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As urban areas across the country are investing in bicycle and pedestrian infrastructure to promote environmentally sustainable transportation and to develop livable communities, many have pointed to improvements in environmental quality, economic development and public health as potential positive outcomes. While these outcomes of active transportation infrastructure are relatively well documented, it is also known that both transportation and environmental amenities are typically unevenly distributed in the urban context. Studies show that those who are the most socioeconomically disadvantaged (i.e. low income, people of color, etc.) are also those who disproportionately experience transportation disadvantages.

This study contributes to the existing literature by specifically linking bicycle accessibility to spatial equity analysis, using both an existing 2016 Baseline Scenario and a 2035 City Greenways Scenario in Portland, Oregon to illustrate. Two distinct types of bicycle accessibility measures are calculated: a distance-based measure (based on proximity to bicycle facilities) and a gravity-based opportunities measure (based on accessible opportunities and destinations). Improvements in bicycle accessibility are then spatially analyzed within communities identified as historically marginalized, across quintiles of identified neighborhoods and between identified communities and other areas.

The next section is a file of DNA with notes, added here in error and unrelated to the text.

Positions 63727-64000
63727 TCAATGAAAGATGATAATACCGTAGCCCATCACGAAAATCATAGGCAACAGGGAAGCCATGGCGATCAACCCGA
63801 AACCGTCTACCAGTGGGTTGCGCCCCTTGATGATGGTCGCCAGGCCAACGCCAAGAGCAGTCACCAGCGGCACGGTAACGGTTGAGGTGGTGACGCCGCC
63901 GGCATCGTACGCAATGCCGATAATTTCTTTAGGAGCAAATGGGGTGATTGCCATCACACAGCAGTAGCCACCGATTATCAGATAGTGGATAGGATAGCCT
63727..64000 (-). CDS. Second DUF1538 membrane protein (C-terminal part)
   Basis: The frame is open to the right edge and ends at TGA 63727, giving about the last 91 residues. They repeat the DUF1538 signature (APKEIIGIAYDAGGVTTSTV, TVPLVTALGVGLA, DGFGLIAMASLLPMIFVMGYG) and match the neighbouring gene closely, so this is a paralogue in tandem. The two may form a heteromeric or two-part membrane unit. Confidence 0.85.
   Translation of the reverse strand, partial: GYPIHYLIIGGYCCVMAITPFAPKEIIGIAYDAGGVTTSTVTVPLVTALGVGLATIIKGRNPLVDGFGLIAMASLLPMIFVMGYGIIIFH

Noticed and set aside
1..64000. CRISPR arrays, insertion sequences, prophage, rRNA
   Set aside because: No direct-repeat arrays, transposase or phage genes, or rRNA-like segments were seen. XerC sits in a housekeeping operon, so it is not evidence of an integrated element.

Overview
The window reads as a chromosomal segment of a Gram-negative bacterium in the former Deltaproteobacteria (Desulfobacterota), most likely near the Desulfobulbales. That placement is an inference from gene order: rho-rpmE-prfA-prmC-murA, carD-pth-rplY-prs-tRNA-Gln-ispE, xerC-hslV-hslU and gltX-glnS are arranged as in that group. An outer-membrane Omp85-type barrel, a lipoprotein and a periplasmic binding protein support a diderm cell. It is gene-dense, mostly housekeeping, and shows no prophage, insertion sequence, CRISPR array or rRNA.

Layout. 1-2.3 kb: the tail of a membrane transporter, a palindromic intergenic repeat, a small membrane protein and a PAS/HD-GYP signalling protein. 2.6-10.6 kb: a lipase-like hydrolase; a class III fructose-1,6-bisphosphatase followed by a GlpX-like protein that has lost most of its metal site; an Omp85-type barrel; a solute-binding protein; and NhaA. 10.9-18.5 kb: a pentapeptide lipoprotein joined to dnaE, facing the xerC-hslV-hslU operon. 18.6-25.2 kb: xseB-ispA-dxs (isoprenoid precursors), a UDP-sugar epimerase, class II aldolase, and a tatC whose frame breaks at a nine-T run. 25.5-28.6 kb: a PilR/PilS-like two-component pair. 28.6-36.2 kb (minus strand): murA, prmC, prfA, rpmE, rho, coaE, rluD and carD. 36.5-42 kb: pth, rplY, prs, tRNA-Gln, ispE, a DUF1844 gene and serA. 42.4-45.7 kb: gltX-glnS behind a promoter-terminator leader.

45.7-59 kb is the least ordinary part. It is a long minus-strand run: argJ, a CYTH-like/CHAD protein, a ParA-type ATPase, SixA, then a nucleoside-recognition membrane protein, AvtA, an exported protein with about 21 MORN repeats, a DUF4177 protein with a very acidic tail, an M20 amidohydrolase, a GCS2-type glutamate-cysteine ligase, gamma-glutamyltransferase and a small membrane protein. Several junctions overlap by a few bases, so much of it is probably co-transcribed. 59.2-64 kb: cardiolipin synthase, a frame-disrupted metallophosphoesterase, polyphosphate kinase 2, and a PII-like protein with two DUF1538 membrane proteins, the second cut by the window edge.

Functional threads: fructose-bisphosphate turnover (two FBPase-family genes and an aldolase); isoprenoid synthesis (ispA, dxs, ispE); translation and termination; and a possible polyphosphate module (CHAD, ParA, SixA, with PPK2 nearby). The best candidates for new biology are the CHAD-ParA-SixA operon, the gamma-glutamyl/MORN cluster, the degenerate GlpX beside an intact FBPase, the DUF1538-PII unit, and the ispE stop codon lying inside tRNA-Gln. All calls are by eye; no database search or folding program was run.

Our findings suggest that although bicycle infrastructure investments generally provide greater proximity for all residents, accessibility improvements are not quite as apparent when considering access to opportunities and destinations using the second bicycle accessibility measure. The results of the various spatial equity analyses underscore the importance of integrating land use factors into transportation accessibility measures, particularly in the context of equitable access to opportunities for everyone.

Biographical Information

Dr. Jenny Liu is an assisant professor of urban studies and planning at Portland State University. She is an environmental and resource economist with a focus in transportation economics. Her research interests include the economics of alternative energy sources, links between transportation choices and environmental issues, the effects of physical infrastructure networks and social networks on the adoption of transportation technologies, and technology adoption and its effects on climate change, particularly within the urban and development contexts.


Bicycle commuting, Cycling -- Oregon -- Portland, Local transit -- Oregon -- Portland -- Planning


Transportation | Urban Studies | Urban Studies and Planning

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Exploring Bicycle Accessibility and Equity in Portland, Oregon



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